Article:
Douglas Arvidson is a past winner of the WICE/Paris Transcontinental International Short Story competition. His short fiction has been published in Paris, Prague, and in literary magazines in the United States and he was recently invited to be a staff writer for the Prague Revue, a cutting-edge, online literary journal ( The novels in his fantasy series, The Eye of the Eye of Stallion, include The Face in Amber, The Mirrors of Castaway Time, and A Drop of Wizard's Blood. His new novel, Brothers of the Fire Star, was selected as a finalist in the ForeWord Reviews 2012 Book of the Year national awards and as a finalist in three categories in the 2013 New Mexico-Arizona Book Awards: Action Adventure Fiction, Historical Fiction, and Young Adult Fiction. It has become part of the pantheon of Pacific literature and is now included in school literature programs. Brothers of the Fire Star is an adventure story set in the Pacific during World War II and concerns two boys of different races and cultures who escape the island of Guam in a small sailboat when the Japanese army invades. They must then struggle to survive as they master the secrets of the ancient Pacific navigators. Appropriate for young adults as well as adult readers, Brothers of the Fire Star is available on Barnes & Noble, ( and Visit the author's website:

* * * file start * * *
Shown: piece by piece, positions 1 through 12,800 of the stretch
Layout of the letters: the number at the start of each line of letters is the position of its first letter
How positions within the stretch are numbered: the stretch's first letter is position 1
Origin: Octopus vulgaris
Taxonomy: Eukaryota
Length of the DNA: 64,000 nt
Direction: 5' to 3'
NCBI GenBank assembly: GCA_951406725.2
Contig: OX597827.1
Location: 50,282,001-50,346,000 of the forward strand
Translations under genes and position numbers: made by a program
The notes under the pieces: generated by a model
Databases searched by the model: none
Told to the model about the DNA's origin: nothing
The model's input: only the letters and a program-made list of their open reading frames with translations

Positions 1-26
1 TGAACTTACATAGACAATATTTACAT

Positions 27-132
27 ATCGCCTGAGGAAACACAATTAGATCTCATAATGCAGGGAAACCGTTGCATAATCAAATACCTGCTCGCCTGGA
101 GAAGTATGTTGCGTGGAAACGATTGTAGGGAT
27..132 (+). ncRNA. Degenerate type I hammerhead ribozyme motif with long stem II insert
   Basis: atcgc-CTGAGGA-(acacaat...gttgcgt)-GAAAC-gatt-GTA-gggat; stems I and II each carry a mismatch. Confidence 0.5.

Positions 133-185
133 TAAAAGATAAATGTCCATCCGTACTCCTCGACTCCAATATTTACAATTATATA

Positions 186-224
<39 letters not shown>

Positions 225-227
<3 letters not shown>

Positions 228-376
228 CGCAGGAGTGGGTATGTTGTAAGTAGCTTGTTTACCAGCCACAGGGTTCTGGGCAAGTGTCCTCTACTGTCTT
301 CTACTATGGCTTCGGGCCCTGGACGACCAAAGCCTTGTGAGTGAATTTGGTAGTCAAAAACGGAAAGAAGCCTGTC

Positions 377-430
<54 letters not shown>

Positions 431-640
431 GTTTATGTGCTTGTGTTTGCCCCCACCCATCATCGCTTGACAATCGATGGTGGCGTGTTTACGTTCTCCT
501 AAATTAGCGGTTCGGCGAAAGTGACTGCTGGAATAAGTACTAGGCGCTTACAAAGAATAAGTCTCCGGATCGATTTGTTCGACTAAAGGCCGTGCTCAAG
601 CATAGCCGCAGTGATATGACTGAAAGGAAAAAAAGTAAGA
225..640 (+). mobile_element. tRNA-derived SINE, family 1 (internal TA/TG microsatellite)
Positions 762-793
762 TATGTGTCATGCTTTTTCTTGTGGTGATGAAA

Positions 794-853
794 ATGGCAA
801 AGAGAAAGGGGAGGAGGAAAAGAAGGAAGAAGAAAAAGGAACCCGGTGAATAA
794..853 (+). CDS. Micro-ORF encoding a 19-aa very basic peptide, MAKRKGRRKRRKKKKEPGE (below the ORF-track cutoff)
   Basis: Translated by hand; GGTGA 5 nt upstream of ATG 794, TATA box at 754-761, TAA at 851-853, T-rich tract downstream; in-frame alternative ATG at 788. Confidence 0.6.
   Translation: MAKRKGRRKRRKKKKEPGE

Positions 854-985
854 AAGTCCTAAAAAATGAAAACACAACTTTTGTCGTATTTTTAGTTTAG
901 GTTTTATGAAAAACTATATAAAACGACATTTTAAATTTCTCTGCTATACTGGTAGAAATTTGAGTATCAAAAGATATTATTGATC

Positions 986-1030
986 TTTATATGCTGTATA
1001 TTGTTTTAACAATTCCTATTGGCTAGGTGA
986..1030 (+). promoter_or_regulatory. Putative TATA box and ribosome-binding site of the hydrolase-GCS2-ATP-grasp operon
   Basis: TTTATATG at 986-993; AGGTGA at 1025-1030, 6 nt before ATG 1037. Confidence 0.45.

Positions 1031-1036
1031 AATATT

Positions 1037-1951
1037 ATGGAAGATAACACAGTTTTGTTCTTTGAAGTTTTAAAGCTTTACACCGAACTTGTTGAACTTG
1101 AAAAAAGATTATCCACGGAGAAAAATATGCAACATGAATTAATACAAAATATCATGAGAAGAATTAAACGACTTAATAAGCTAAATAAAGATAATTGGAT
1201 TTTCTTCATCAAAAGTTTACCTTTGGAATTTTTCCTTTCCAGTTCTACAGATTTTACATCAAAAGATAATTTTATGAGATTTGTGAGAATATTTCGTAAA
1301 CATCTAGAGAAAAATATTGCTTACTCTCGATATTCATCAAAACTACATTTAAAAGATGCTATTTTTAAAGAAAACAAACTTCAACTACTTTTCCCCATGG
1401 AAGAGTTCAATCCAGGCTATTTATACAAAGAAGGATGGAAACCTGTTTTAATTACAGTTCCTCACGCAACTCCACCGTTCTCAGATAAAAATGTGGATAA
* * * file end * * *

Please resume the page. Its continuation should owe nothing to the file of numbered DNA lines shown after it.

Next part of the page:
Tuesday, August 25, 2009

Back to the Retirement Grind: Writing, Reading, Thinking

This is a photo of a canoe built on Guam and was designed after the famous "flying proa" that so impressed Magellan when he arrived at that island.
(Photo by Sandra Okada)

Getting back into it after a four-day cruise down the Chesapeake Bay is tough. Where did that productive routine I had going go? It's around here somewhere. Maybe under my recliner.

Ah, there it is. So let's get back to it. 162 pages into the book. Face the problem of plotting today. Writing is a lot easier if you know what's happening in the scene and what's going to happen after that. This morning I was faced with a decision: time to head into the final chapters and the denouement--bring it all together, the climax, the end. My vision is a book about 250 pages. It could be a tad shorter.

I've got three--let's see--4 characters including the Spirit of the Voyage itself. The most crucial ingredients in any novel are its characters. Conjure up characters that reach out and grab the reader and then you've got something. I hope I'm doing that.

So, I did find my routine. It was under the recliner and came out when I called it. It goes like this: up at 7:00 (If I feel like it--one of retirements perks), a cuppa while I catch up on the news (Ted Kennedy died last night), breakfast, then, finally, open this laptop and get going.

Another secret to writing, in addition to those characters, is this routine. Stick to it, and after a year or so, you will have written a book.

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